Although Qin uses a strict and uncompromising code of law to strengthen and ultimately unified China, it fell apart less than 20 yrs later. The rigid application of law simply stress the people out. A guy who would be the first commoner emperor of China proclaimed a simplified less severe law and the people rejoiced (约法三章).After the Han dynasty reunify the country again, he apply a very hand off approach to governance, typically called a variation of Daoism (黄老之道).

    Subsequent emperor find that the lose law didn’t give the government enough power so Confucianism was pushed to the forefront. Confucianism is definitely stricter than Daoism but less than Legalism. A story from the analects clearly illustrated Kong Fuzi approach to rule of law. Kong Fuzi was a magistrate and he once caught a deserter from the army. By law all deserters would be executed or severely punished. However, Kong heard the man out. The man pleaded that killing him would mean killing two lives. He argued that since no one can take care of his elderly mother, him going to war or being put to death would mean killing two lives. Kong Fuzi agreed with his reason and let him go.

    So was Kong Fuzi right in freeing the deserter? The legalist condemn his approach and say that if every soldiers have parents or children to take care of the country would collapse under invasion. The Daoist approach is that men should love peace, live individually and abolish the government as it is the root of all evil. Of course Daoism only work in theory and never work in real life.

    From what I see in Chinese history, the rule of law in China is always influenced by these three major school of thoughts. The legalist approach only work in time of emergency and war. In time of peace, the Confucian method is preferred. This approach give a lot of leeway to the magistrate to execute the law and has repeatedly attack in history as human rule (人治).

    Even in the 20th century, I see the cycle being repeated. The tough martial law under the KMT and CCP during the revolution and war years. The Cultural Revolution is simply a free for all human rule where the masses decide the crime and punishment. In Taiwan, martial law wasn’t lifted until the 1980s. As China again enter period of peace and development, Confucianism is again being emphasize. Of course, there is also incessant call for rule of law and a total idealistic utopian model.

    The discussion here pretty much ended on the endless debate of “white horse isn’t the same as a horse”. 白马非马 http://baike.baidu.com/view/10187.htm

  12. July 25th, 2013 at 00:53 | #12

    Alright, got my tentative blog up (sinobserver) and will begin to transfer my old posts from HH to there and some new posts soon


  13. Zack
    July 25th, 2013 at 05:24 | #13

    excellent news, the more China blogs or sites out there showing the Chinese perspective, the better we’ll all be.
    i’ve favourited your site, melektaus, and will be making regular visits.

  14. July 25th, 2013 at 06:11 | #14


    Congrats. I’ve added Sinobserver to our blogroll. If you need any technical help, just let us know. No need to reinvent the wheel at every turn…

  15. aquadraht
    July 25th, 2013 at 14:40 | #15

    @Melektaus: Sorry that you leave, all the best for your new project. Think about linking with HH mutually, and consider at least the one or the other guest comment here. I shall surely read your blog, too.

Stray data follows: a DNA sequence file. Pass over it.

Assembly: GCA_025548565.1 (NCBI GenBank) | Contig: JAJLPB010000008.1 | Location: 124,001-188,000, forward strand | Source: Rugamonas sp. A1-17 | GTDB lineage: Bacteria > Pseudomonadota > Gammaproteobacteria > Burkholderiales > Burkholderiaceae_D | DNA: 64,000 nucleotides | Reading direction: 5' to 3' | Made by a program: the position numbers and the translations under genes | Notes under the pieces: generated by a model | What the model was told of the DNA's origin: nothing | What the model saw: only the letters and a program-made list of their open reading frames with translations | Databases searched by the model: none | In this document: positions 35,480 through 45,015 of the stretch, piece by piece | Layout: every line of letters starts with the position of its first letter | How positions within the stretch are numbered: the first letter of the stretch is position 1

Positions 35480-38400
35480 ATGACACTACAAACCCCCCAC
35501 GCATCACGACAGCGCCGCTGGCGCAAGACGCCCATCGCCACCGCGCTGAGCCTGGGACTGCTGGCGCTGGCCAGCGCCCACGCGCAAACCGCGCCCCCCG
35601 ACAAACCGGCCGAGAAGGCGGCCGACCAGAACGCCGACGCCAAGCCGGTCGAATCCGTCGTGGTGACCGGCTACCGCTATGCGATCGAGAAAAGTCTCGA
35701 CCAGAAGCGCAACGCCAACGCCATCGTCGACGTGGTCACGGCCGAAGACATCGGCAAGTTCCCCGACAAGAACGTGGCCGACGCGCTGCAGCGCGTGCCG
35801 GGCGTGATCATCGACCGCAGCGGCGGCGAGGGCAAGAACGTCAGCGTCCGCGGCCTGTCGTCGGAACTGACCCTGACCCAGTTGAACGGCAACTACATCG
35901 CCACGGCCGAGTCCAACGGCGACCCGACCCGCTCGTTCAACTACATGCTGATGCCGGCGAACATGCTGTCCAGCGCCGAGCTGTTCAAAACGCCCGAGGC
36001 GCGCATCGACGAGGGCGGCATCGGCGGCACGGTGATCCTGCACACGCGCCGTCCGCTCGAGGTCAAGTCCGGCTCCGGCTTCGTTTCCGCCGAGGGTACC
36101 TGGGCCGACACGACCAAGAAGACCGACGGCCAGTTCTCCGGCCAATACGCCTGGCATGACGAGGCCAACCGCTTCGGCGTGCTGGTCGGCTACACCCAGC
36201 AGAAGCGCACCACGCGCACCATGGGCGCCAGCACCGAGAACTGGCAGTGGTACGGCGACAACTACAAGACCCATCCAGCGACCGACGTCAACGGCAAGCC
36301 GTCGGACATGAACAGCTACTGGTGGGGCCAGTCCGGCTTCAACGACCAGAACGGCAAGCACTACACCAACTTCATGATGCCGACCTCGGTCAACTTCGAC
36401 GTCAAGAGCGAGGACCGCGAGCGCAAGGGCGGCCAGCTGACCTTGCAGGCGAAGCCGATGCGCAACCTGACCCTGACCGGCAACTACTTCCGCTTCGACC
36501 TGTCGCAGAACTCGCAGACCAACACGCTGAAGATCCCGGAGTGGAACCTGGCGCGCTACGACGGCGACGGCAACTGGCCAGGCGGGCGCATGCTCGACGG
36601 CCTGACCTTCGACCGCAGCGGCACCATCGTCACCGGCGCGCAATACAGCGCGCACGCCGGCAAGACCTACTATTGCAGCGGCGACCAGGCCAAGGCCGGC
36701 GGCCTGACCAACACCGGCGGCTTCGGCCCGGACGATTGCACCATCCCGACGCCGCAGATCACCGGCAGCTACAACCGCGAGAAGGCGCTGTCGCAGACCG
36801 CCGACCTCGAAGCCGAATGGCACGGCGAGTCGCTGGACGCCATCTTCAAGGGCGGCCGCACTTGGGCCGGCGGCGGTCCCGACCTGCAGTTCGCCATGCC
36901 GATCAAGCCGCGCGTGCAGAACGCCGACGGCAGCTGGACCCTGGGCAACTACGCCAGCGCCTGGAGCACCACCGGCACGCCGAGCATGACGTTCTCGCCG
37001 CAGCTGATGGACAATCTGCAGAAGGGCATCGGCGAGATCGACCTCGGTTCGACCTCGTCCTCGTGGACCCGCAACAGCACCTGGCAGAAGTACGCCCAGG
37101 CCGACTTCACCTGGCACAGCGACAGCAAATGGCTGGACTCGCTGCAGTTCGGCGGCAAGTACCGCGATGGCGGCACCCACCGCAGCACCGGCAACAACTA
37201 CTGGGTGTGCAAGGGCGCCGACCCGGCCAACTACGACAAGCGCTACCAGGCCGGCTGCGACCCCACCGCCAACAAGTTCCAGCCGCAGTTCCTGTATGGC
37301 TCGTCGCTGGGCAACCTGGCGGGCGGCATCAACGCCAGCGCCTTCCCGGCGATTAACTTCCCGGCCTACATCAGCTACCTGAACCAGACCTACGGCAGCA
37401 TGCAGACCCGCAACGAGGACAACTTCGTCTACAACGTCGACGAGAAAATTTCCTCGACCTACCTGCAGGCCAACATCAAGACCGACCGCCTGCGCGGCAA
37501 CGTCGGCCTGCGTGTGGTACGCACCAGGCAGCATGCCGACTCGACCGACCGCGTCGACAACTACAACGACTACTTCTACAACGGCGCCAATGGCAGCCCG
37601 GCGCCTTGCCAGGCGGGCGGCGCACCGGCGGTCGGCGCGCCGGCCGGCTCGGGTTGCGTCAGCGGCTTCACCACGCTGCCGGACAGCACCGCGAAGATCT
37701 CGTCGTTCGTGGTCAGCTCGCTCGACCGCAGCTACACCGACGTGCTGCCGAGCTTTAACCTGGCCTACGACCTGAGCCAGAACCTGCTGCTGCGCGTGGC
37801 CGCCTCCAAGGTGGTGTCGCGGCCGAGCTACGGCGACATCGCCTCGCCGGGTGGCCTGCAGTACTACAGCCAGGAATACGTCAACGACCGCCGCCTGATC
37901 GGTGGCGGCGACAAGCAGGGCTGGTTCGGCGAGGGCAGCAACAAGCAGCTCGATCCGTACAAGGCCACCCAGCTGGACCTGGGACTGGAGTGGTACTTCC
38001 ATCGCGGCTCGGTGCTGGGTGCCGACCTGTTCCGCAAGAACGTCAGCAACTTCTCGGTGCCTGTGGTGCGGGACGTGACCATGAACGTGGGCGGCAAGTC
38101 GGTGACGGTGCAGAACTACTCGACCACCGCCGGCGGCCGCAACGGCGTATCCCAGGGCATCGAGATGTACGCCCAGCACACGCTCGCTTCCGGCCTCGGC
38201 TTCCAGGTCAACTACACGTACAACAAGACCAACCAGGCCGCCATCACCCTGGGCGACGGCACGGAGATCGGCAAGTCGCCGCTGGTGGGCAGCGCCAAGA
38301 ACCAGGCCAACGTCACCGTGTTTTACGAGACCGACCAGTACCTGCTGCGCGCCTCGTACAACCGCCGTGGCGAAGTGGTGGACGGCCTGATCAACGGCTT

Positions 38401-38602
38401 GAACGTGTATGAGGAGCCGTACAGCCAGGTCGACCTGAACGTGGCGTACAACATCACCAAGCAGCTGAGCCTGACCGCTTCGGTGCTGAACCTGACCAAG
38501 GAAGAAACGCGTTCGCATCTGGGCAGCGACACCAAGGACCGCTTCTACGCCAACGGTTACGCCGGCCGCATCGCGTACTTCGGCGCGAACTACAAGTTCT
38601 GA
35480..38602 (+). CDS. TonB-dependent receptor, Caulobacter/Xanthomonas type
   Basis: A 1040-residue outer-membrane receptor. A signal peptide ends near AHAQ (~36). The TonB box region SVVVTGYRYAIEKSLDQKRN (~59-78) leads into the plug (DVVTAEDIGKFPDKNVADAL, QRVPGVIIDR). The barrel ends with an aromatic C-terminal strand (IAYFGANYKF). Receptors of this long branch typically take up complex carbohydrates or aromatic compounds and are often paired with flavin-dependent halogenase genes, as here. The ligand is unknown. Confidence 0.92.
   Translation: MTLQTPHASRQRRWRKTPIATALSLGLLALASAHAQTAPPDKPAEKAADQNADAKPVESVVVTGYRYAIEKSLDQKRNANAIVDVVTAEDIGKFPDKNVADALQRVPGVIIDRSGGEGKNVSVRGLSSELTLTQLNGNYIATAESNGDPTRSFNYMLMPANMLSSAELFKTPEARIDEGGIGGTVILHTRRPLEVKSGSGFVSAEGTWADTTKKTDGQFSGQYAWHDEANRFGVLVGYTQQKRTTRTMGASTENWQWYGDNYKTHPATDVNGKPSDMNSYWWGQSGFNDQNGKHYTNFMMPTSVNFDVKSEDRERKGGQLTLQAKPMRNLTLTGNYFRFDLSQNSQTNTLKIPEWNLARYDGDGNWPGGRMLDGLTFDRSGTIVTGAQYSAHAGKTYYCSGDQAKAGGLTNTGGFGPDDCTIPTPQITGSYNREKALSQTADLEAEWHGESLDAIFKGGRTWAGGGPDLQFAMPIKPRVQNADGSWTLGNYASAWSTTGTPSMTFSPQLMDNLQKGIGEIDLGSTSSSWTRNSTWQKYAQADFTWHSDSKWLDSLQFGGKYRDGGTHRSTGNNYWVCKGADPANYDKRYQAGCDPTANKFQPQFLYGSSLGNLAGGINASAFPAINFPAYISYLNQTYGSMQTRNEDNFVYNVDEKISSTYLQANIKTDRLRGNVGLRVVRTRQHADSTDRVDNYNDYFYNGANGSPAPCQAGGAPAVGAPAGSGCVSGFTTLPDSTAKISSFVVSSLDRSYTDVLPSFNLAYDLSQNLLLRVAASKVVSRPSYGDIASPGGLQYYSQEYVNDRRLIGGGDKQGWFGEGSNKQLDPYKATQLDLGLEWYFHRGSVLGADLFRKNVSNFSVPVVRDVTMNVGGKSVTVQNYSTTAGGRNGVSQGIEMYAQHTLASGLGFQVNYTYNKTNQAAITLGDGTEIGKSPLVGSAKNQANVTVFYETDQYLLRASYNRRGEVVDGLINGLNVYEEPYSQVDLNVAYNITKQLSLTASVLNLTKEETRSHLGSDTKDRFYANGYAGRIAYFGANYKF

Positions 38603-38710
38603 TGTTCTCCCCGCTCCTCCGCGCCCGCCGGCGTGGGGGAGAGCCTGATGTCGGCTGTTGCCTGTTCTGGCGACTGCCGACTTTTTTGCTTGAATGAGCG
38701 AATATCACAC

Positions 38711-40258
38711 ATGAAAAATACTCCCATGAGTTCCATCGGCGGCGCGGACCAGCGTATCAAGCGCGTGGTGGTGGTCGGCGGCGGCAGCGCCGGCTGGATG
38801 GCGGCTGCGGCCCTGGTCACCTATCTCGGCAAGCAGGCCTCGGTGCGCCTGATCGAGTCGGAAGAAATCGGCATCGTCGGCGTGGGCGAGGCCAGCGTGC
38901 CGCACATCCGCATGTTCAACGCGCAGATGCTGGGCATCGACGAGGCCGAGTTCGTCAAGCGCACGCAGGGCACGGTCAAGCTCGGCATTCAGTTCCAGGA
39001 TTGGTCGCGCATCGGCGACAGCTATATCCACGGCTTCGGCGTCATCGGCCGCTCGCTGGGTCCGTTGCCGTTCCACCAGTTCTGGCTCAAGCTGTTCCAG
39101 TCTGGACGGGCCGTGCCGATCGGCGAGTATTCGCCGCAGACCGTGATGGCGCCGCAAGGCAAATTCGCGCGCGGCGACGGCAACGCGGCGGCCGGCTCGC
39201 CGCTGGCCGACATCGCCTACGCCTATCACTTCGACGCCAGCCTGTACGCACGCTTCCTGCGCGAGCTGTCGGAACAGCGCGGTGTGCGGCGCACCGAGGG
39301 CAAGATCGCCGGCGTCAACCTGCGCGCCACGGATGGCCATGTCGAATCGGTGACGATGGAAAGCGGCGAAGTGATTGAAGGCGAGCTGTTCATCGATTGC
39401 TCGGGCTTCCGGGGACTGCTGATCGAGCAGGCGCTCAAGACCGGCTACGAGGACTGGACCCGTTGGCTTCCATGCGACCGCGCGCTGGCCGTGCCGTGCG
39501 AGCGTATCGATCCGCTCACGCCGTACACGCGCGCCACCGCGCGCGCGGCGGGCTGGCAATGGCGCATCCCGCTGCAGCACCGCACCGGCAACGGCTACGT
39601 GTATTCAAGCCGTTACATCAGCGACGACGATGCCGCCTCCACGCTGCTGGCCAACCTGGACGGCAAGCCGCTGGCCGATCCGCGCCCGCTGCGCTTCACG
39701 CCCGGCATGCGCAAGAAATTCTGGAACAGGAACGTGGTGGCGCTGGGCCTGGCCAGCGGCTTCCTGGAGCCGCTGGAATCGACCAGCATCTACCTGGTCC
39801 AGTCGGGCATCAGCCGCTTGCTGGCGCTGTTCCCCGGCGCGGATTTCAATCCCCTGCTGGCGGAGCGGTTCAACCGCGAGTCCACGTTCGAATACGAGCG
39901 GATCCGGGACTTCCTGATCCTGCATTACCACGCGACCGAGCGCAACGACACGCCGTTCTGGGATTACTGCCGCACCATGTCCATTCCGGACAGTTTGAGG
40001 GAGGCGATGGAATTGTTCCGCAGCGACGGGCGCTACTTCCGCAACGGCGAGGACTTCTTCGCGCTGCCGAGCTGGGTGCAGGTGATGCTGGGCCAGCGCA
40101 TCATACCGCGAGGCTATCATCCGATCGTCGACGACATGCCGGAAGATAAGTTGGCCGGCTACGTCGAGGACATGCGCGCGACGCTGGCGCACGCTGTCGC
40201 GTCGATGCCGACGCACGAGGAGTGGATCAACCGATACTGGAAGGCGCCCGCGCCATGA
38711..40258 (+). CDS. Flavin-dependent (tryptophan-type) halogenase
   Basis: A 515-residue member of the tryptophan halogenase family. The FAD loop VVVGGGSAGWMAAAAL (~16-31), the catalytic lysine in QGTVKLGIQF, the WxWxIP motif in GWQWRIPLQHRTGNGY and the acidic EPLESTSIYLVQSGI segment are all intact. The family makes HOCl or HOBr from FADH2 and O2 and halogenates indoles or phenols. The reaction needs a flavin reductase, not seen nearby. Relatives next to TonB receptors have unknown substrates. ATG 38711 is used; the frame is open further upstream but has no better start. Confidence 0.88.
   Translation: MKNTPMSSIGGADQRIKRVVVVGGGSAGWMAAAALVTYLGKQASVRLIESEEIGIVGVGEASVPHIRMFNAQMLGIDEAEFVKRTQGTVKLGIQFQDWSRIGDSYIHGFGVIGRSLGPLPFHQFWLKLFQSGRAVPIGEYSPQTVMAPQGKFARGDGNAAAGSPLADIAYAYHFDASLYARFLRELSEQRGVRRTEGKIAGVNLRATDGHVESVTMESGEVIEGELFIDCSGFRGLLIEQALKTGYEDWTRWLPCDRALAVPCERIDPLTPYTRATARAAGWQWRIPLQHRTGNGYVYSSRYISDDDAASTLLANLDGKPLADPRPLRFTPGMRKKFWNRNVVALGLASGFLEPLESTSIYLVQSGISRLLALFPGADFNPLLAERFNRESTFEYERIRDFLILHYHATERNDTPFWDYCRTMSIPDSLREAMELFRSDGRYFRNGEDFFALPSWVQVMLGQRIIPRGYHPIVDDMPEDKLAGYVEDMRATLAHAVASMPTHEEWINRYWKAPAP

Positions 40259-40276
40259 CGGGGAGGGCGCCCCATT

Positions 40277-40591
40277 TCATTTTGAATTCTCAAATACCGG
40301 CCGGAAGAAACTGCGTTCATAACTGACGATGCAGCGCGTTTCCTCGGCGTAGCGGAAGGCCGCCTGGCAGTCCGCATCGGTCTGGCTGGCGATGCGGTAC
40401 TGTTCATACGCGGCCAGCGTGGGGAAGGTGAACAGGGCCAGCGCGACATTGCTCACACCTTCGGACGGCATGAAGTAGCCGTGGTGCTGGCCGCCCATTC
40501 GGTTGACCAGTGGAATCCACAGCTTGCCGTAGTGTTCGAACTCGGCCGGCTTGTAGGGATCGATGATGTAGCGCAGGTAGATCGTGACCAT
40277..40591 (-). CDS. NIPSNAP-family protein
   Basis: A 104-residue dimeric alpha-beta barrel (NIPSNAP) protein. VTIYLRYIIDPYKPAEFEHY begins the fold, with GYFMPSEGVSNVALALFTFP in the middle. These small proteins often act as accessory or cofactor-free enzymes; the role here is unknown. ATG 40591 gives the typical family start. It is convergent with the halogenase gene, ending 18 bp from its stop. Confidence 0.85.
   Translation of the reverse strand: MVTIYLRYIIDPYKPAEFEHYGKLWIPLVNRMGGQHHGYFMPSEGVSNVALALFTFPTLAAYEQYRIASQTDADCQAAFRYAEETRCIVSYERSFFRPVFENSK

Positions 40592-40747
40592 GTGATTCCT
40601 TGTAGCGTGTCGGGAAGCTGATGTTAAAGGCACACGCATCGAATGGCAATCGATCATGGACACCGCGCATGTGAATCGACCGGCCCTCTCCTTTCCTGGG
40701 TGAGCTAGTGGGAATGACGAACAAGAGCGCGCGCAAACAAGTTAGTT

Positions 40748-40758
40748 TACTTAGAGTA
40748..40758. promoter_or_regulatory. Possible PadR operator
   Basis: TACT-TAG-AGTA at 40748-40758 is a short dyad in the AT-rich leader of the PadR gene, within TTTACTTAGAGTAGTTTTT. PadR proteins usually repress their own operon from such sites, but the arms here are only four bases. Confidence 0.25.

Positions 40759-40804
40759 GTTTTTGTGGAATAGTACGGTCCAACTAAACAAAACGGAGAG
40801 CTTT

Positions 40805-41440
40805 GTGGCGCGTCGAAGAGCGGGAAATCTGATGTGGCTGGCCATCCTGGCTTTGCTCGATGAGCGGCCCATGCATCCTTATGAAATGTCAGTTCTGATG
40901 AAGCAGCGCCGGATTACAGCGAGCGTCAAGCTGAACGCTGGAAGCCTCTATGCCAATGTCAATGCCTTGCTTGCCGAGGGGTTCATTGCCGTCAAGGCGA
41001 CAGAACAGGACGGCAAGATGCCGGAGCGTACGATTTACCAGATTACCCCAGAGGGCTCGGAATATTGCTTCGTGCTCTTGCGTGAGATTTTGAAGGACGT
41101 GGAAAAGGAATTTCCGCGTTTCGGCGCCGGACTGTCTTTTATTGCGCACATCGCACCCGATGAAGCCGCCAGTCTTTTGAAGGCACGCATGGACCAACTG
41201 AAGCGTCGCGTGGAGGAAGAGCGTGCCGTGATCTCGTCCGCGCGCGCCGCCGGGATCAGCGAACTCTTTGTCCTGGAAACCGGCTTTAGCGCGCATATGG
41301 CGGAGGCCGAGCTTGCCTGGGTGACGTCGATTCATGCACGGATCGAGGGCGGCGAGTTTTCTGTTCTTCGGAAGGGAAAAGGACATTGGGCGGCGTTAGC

Some notes anyway. I think that most here will agree that a rule of law as you denoted is not a bad thing. But I agree quite much to what Ray wrote. Some comments from my side as a west European (and I do not think the situation in the US is any better): We had to observe a growing withdrawal of democracy and legality since decades. The end of cold war hastened that development. Few years ago, a former chair of the German Federal Bank told the politicians during a WEF session that they should recognize that they are not the decision makers anymore, rather that the markets had taken over. The German chancellor Merkel created the term of “market conforming democracy” (marktkonforme Demokratie).

    Latest in that development is that JP Morgan lamented about an “excess of democracy in some European countries that needs to be trimmed”. http://blogs.euobserver.com/phillips/2013/06/07/jp-morgan-to-eurozone-periphery-get-rid-of-your-pinko-anti-fascist-constitutions/

    Ok I need not mention NSA and Snowden. Fact is that all European governments and services participated. Fact is that the western countries have torn apart international law, starting one war of aggression after the other, that they reinstated torture and terrorist murder by drones as normal means of politics. There is a huge and not stopping growth of lawlessness in the west.

    Ok, that is not so much your business, I know. Yet the West poses as the blueprint of rule of law. To be honest, I tend to prefer the rule of the vilified CCP more and more. They did not send killer drones to the Dalai Lama or other jerks. And they are not submissive towards the market forces.

  16. July 25th, 2013 at 16:39 | #16


    Few years ago, a former chair of the German Federal Bank told the politicians during a WEF session that they should recognize that they are not the decision makers anymore, rather that the markets had taken over. The German chancellor Merkel created the term of “market conforming democracy” (marktkonforme Demokratie).

    This article from Prof. Cass Sunstein of Harvard Law may be of interest.

    Of course, keep in mind in general that whatever human failings might ail the market, similar failings may also ail the political process (democratic or authoritarian)….

Time limit is exhausted. Please reload the CAPTCHA.